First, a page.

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Old 05-08-2012, 11:14 AM
 
Location: NJ
23,581 posts, read 17,253,889 times
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"Hunting of carnivores creates ecological havoc and practical problems which have been repeated over and over in this thread. Reread my posts and you will see the various explanations from prime sources.

For those reasons, many environmentalists, a number of which also hunt, oppose bear and carnivore hunting in general."


So excludes Bear hunting as they are classified as omnivores?

Ecological havoc is quite natural. Its also called natural selection.

Man is part of nature.

the preponderance of biological research accumulated over many decades indicates a consensus which supports controlled hunting as the best method to maintain a healthy population of critters barring loss of suitable habitat. Every new house and shopping center reduces habitat for more than just the bears. In fact that may be considered ethnic cleansing vs random murder committed by hunters.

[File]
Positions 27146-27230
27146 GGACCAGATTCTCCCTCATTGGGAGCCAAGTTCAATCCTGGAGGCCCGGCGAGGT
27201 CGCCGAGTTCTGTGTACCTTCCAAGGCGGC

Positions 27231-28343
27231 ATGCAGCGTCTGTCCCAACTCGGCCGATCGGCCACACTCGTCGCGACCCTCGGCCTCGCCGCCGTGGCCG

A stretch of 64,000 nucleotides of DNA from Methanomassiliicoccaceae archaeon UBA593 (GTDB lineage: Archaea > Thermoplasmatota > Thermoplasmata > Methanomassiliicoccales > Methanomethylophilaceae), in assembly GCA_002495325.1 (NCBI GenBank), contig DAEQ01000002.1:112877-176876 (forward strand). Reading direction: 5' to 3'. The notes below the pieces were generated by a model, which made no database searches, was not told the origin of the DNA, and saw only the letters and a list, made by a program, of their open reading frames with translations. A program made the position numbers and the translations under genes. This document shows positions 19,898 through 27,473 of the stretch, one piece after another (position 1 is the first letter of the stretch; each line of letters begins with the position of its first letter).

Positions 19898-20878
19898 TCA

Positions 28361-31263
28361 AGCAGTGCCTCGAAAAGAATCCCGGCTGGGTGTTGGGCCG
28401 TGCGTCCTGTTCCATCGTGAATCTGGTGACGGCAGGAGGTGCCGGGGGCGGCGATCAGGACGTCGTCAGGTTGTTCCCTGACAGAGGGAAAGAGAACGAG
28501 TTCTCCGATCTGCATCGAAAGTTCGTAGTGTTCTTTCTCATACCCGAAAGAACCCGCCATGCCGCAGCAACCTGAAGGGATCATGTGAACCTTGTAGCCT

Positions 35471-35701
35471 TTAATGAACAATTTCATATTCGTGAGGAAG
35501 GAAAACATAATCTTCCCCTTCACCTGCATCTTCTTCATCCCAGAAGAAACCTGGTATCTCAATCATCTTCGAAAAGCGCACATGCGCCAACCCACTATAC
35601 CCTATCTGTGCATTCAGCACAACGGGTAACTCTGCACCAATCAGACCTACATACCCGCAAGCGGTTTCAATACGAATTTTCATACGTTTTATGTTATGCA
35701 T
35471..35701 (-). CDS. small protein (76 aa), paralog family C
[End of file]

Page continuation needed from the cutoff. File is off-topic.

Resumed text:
Remember the grizzly guy who walked among the bears as if they were sheep until the day he and his girlfriend were chewed up and swallowed.

Hey, i want bears roaming the wilds of NJ, controlled hunting and saving habitat from developers is the best way. You want to live within an hour of NYC and have exclusive shopping centers with a railroad running past your door, you are creating ecological havoc.
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Old 05-08-2012, 11:33 AM
 
332 posts, read 991,516 times
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Quote:
Originally Posted by Marc Paolella View Post
Having said that, even in rural areas, landowners should be free to shoot and kill anything they want on property they own.
You may own the land but you don't own the wildlife. Please don't comment on something you know nothing about-as hunters we respect the land, the wild game, and the rules and regulations set forth by NJ Fish and Wildlife whether we're hunting deer, bears, etc... Again, leave the hunting to hunters-we know what we're doing. We are smart, capable, and armed with the knowledge of sound wildlife management-we don't need yuppies telling us to go out and shoot everything that moves.
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Old 05-08-2012, 11:34 AM
 
76 posts, read 174,360 times
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Quote:
Originally Posted by Kracer View Post
"Hunting of carnivores creates ecological havoc and practical problems which have been repeated over and over in this thread. Reread my posts and you will see the various explanations from prime sources.